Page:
In Isaiah i. 9, 10, there is a reference to the destruction of the Jordan-vale similar to that in Amos, in addition to the viciousness of the inhabitants, which implies acquaintance with Gen. xix. The same conclusion follows from Isaiah iii. 9, “ They declare their sin as Sodom, they hide it not," from Gen. xix. 5. But in Isaiah iv. 5, 6, where we read, “And the Lord will create upon every dwelling-place of Mount Zion, and upon her assemblies, a cloud and smoke by day, and the shining of a flaming fire by night: for upon all the glory shall be a defence. And there shall be a tabernacle for a shadow in the day time from the heat, and for a place of refuge, and for a covert from storm and from rain,” there is no reason for supposing that the description of the tabernacle by the Elohist and Jehovist in Num. ix. 15–23, Exodus xxxiii. 7-11, xl. 34 was before the prophet; because the traditional account of the tabernacle was wellknown. Nor in Isaiah iv. 1, “And in that day seven women shall take hold of one man, saying, “We will eat our own bread and wear our own apparel, only let us be called by thy name to take away our reproach," do we discern a reference to the legal requirements in Exodus xxi. 10, relative to the taking of a concubine in addition to a purchased female Hebrew, and the nonabridgment of duties owing to the latter ; because Isaiah speaks of the duties involved in the marriage state. In Isaiah v. 14"therefore hell hath enlarged herself and opened her mouth without measure"—there is a personification of Sheol, representing the depopulation of the country by the enemy's sword, without allusion to the fate of Korah in Num. xvi. Again, Isaiah x. 26, xi. 11, xv. 16 shew no more than that the tradition embodied in Exodus xiv. was well-known to the writer. But
See Kommentar ueber die Genesis, pp. lxxxix., xc.
Isaiah xxx. 27–33, is a manifest imitation of the song in Exodus xv., which latter is older than the Jehovist himself. Isaiah xii. 2 is imitated from Exodus xv. 2; but the prophecy is confessedly later than Isaiah. Thus the allusions of Isaiah to the Elohist and Jehovist are very few; and though they were more, nothing in the date of the latter prevents the prophet's use of his document.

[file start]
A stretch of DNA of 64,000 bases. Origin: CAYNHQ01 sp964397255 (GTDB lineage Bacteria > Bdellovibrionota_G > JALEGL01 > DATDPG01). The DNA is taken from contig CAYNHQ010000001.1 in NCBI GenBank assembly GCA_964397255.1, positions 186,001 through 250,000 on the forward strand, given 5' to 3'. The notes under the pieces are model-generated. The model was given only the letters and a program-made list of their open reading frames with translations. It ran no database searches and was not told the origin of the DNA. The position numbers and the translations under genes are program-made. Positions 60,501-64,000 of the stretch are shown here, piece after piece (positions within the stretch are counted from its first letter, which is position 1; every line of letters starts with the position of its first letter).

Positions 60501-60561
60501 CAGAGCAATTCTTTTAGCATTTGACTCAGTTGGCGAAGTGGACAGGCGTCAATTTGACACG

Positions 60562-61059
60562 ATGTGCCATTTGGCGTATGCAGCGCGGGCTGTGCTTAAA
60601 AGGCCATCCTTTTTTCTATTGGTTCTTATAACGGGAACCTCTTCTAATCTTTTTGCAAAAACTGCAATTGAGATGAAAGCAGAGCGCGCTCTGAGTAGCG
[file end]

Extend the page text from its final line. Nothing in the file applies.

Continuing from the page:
In Micah vi. 5, we read, “O my people, remember now what Balak, King of Moab, consulted, and what Balaam, the son of Beor, answered him," etc, which implies an acquaintance with the narrative in Num. xxii. But this is consistent with our position respecting the Jehovist. It cannot be shewn that the elder Zechariah alluded to the Jehovist in ix. 1, 11, xüi, 7, 8. In that case our date of the Jehovist could not stand; for the Zechariah in question was rather prior to Isaiah.
These prophetic references need not be followed farther. There is nothing against the use of the Jehovist by Nahum and succeeding prophets, who would probably base their exhortations on the books of Genesis, Exodus, Leviticus, and Numbers. Hengstenberg and Von Boblen seem to have fallen into two extremes respecting the comparison of prophetic passages with the Pentateuch; the former concluding at once that the prophets borrowed from the Elohist and Jehovist ;' the latter, that the Pentateuch contains distinct allusions to the older prophets.? We have endeavoured to follow the true medium between these views.
Let us now glance at the supposed references of the Elohim document to the Jehovist, collected by Keil on the foundation of Kurtz.3
Gen. v. 3 to iv. 25. Here there is none, because the Elohist (v. 3) merely states a fact repeated by the Jehovist.
Gen. v. 29 to iii. 17. Part of the twenty-ninth verse is from the redactor. The rest has no reference to jii. 17.
Gen. xix. 29 to xiii. 10-13. This verse naturally follows the seventeenth chapter. Connected with it, it occupies its proper
Gen. xxi. 9 to xvi. 15. The former of these is the redactor's; the latter the junior Elohist's (in part).
Gen. xxii. 19 to xxi. 33. The former is the younger Elohist's; so is the latter. Gen. xxiii
. 4, 6, presuppose a longer abode in the neighbourhood of Hebron, of which the Elohist knows nothing. This is nothing; but the Jehovist's accounts of Abraham's former dwelling there, have supplanted the Elohist's briefer notices.
1 Die Authentie des Pentateuches, vol. i., p. 48, et seqq. ? See Introduction to the Book of Genesis by Von Bohlen, edited by James Heywood, vol. i., p. 244.
3° Sce Keil's Lehrbuch, second edition, p. 66.
Gen. xxviii. 20, 21, to xxviii. 15. The former verses proceed from the younger Elohist; the latter is the redactor's.